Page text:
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Press Releases

List of our press releases, in reverse chronological order, International context.

On First Anniversary of Snowden Revelations, World Governments Urged to End Mass Surveillance

June 4, 2014
June 5, 2014 - A huge international collection of experts have called on world governments to adopt the 13 International Principles on the Application of Human Rights to Communications Surveillance (IPAHRCS) — principles aimed at putting an end to the blanket surveillance of law-abiding persons. The call comes a year to the day after whistleblower Edward Snowden first revealed details about how government spy agencies, including the United States' National Security Agency, are monitoring law-abiding citizens on a massive and unprecedented scale. In the 12 months since the revelations, most world governments have ignored growing calls from citizens to put an end to this bulk collection.

Govt’s own nominee for Federal Privacy Commissioner calls for C-13 to be split to remove controversial Online Spying provisions

June 3, 2014Privacy
Daniel Therrien, the government’s recently announced nominee for top federal privacy job, said Bill C-13 could violate privacy by allowing police to collect information about Canadians without a warrant

Privacy Coalition experts urge Prime Minister to heed serious concerns about Online Spying Bill C-13 and to rethink Privacy Commissioner nomination

May 30, 2014Privacy
Letter to PM from leading Privacy Coalition experts sets out detailed critique of how Bill C-13 undermines privacy and calls for rethink of Privacy Commissioner nomination

Canada’s leading privacy experts unite behind Ottawa Statement, offer high-level proposals to rein in mass surveillance

May 21, 2014Privacy
Over 35 leading academics and 19 organizations sign on in support of the Ottawa Statement on Mass Surveillance, which sets out what needs to be done to protect Canadians from out-of-control mass surveillance

Prevented Telus/Mobilicity takeover is welcome news, but more govt action needed to level playing field and ensure wireless choice

May 21, 2014Access
Affordable, independent providers are struggling because of years of a history of regulatory coddling of Big Telecom, says OpenMedia.ca

Nearly 100,000 speaking out as U.S. FCC pushes ahead with proposal that could create an Internet Slow Lane

May 15, 2014
Huge public outcry succeeds in forcing FCC to back away from officially endorsing Big Telecom’s Slow Lane plan The U.S. Federal Communications Commission announced this morning that it will push ahead with a proposal that could create an Internet slow lane for everyone except deep-pocketed conglomerates. However, at the last minute, the FCC pulled back from their the original vision for the slow lane proposal, which is being pushed for by Big Telecom, by opening the possibility of reclassifying broadband as a telecommunications service. Experts agree that reclassification the only way to safeguard the open Internet and put an end to the prospect of slow lanes. The FCC proposal now moves into a 60-day public comment period, followed by a further 60 days for response. Nearly 100,000 people have spoken out against the Slow Lane as part of an international campaign led by OpenMedia in partnership with The Nation magazine.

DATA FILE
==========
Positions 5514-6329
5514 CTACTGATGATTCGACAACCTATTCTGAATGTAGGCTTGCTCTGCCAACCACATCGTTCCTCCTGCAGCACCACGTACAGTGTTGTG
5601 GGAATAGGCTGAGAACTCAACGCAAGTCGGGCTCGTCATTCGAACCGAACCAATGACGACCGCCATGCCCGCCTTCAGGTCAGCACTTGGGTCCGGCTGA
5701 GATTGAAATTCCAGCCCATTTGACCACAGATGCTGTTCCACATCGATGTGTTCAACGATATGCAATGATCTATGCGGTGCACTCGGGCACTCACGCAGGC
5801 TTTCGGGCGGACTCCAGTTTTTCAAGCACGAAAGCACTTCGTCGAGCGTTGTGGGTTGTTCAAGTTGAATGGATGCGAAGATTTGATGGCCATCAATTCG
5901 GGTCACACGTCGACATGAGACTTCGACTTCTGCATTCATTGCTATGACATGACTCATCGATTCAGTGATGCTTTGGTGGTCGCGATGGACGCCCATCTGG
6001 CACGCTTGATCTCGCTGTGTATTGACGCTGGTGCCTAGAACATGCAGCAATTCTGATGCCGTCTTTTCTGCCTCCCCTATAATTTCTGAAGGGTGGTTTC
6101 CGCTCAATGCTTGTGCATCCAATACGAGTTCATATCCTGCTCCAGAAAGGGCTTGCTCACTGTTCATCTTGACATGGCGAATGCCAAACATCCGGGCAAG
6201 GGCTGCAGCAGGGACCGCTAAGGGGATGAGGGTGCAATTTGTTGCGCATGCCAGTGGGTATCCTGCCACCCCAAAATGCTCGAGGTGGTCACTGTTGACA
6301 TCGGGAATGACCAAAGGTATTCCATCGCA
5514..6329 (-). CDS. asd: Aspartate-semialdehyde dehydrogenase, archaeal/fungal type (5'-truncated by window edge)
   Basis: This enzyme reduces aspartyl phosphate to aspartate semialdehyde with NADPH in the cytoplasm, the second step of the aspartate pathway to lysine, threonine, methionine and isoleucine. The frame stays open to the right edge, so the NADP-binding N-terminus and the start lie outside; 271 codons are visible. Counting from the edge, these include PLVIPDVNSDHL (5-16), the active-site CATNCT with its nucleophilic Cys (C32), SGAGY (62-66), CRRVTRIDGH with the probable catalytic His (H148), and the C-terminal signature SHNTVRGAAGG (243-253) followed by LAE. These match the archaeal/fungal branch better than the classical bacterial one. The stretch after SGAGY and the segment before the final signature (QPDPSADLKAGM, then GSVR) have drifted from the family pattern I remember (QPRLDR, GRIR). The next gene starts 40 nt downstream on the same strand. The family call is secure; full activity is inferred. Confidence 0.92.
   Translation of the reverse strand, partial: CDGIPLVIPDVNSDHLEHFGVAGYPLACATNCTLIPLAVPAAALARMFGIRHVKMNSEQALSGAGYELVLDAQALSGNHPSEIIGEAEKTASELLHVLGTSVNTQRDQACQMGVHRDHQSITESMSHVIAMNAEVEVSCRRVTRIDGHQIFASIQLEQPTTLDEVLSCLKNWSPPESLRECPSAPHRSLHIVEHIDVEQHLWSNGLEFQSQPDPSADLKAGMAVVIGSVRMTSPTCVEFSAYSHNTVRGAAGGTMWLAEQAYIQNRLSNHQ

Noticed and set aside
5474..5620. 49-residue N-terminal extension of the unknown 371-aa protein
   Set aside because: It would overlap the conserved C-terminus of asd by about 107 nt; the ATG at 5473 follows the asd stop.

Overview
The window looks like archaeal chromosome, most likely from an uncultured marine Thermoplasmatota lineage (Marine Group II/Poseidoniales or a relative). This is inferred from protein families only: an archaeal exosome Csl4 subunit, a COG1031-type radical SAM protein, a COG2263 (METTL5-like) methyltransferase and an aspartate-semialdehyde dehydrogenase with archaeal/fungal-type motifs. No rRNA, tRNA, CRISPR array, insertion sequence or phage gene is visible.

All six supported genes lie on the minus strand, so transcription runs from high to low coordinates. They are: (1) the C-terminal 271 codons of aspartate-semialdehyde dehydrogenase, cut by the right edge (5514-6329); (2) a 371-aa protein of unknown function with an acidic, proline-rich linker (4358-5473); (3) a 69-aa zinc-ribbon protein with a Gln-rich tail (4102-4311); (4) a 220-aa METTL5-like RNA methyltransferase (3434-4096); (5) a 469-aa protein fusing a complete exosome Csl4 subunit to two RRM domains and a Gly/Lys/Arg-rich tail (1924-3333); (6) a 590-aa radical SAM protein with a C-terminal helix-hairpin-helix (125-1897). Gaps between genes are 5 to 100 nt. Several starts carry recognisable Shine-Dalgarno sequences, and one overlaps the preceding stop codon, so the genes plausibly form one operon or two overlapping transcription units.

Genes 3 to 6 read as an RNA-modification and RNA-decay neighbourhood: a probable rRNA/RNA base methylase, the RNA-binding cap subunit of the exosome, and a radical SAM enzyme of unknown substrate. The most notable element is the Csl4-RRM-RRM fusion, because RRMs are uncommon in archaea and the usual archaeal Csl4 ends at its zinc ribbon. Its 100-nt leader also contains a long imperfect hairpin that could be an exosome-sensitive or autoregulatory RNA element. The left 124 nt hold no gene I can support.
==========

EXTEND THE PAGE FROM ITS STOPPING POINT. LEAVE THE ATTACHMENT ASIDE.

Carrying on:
Nearly 100,000 speaking out as U.S. FCC pushes ahead with proposal that could create an Internet Slow Lane

May 15, 2014Access
Huge public outcry succeeds in forcing FCC to back away from officially endorsing Big Telecom’s Slow Lane plan

International Internet users join the campaign against proposed Internet Slow Lane plan from the FCC

May 12, 2014
Internet users around the world are speaking out to prevent drastic new proposals that could see many favourite websites slow to a crawl. Leading Canadian Internet freedom group OpenMedia.org has teamed up with The Nation magazine and other groups to launch an international online campaign aimed at stopping the plan. Key decision-makers at the U.S. Federal Communications Commission (FCC) meet Thursday to discuss a proposal from FCC Chair Tom Wheeler that would force every service that can’t pay new “prioritization” fees into a slow lane. The proposed new rules would come into effect in the U.S., but their effects would soon be felt worldwide, crippling many favorite websites and online services, while making it more expensive for people to use the Internet.

Canadian Internet freedom group launches campaign against proposed Internet Slow Lane plan in the U.S.

May 12, 2014Access
Crucial U.S. FCC meeting on Thursday could mean many of Canadians’ favourite websites and online services slow to a crawl due to the gutting “Net Neutrality” rules.

Groundbreaking new book by leading privacy experts launched as government comes under increasing pressure on online spying

May 7, 2014Privacy
Transparent Lives: Surveillance in Canada reveals how Canadians are increasingly leading their lives under pervasive government surveillance and shows how out-of-control government spying can be curbed